The World Nuclear Industry has released its Status Report for 2020, exploring the impacts of COVID-19 on the global nuclear energy sector and offering insights into the expansion of domestic nuclear sectors. The report emphasizes the contributions that nuclear energy has made to global electricity supplies throughout the pandemic, noting their flexibility and application in various contexts. 

In response to a recent paper published in Nature Energy, the Nuclear Innovation Alliance (NIA) has penned a blog post refuting the argument that nuclear energy does not play an important role in decarbonizing the global economy. A key misgiving of the original paper, the NIA argues, is that it failed to offer an explanation as to why countries could not simultaneously pursue both renewable and nuclear energy.

A recent policy briefing by the United Kingdom’s Royal Society has found that much of the heat generated by nuclear power in the country is wasted. Nuclear Cogeneration: Civil Nuclear Energy in a Low-Carbon Future considers the expansion of the U.K’s nuclear power program to make the most of the energy it produces.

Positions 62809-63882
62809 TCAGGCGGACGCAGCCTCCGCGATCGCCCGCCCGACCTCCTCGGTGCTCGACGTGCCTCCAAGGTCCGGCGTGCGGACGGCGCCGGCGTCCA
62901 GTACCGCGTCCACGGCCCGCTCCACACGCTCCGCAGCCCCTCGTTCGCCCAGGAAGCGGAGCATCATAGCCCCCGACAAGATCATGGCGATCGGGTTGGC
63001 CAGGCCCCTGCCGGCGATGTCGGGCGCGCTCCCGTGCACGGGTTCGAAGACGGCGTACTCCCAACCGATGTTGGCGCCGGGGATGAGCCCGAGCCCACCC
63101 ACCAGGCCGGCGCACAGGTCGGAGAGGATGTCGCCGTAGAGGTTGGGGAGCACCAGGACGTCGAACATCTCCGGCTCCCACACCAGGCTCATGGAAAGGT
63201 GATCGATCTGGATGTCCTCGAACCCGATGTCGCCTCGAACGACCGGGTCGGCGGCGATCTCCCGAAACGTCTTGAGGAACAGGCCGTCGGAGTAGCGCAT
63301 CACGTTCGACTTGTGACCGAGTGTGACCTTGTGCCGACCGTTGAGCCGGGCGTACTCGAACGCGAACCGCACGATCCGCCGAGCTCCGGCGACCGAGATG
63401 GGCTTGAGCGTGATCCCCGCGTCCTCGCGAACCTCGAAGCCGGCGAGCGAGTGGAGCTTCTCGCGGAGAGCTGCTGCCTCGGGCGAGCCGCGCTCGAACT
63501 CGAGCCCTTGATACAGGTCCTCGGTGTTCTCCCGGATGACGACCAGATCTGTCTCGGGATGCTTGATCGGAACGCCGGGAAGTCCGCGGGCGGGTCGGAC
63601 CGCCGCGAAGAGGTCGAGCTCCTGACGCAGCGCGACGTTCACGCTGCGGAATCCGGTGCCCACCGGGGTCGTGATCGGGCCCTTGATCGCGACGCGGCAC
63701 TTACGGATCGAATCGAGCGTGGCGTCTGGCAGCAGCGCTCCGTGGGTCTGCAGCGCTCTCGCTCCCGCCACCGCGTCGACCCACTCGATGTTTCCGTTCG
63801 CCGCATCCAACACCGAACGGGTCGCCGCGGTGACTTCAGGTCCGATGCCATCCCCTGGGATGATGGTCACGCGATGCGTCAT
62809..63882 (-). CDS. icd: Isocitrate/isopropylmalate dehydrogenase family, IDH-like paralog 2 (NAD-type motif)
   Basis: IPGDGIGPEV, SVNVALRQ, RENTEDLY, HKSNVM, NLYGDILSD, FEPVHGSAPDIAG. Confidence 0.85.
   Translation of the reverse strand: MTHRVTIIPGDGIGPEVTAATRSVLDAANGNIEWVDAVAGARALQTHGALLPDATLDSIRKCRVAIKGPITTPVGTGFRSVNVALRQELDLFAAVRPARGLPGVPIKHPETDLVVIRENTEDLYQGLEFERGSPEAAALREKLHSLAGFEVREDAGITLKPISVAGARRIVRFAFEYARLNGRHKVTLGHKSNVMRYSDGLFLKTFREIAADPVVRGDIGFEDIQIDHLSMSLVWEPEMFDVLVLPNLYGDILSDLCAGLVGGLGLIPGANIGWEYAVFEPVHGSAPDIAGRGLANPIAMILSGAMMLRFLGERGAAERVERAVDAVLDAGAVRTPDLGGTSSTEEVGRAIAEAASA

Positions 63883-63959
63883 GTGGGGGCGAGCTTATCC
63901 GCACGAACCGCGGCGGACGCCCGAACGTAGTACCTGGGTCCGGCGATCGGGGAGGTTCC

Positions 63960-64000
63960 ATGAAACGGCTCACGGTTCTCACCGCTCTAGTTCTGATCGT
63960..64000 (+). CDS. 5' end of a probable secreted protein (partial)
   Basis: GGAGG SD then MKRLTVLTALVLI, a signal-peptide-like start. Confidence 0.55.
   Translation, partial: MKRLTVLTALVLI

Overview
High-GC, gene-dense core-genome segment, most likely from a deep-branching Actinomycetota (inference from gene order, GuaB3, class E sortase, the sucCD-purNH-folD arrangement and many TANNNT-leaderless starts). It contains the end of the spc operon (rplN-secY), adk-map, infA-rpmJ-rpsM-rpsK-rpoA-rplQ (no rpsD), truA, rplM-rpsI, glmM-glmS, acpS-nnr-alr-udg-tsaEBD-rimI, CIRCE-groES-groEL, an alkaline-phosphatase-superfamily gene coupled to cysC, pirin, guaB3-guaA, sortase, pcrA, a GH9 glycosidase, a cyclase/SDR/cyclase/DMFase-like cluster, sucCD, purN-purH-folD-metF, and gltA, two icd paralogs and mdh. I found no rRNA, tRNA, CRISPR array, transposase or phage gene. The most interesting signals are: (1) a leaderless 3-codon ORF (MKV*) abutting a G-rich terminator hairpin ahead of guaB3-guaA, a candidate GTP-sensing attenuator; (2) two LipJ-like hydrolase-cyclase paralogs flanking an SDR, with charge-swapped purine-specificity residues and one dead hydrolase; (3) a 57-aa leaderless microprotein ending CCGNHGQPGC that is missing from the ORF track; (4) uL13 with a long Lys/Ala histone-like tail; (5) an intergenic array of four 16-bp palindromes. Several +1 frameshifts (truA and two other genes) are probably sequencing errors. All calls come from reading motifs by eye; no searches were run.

Confronting Systemic Security Risks: Proposals for the Next U.S. Administration is a new briefing by the Council on Strategic Risks that assesses the biological, climate and nuclear threats that may be faced by the next Presidential Administration.  

The International Energy Agency’s annual World Energy Outlook has called for renewed momentum behind nuclear power as the world pushes for a post-COVID-19 resilient energy system.

The Nuclear Regulatory Commission has published its 2020-2021 Information Digest, which provides a detailed account of the agency’s mission, responsibilities, accomplishments and activities. 
The Nuclear Conversation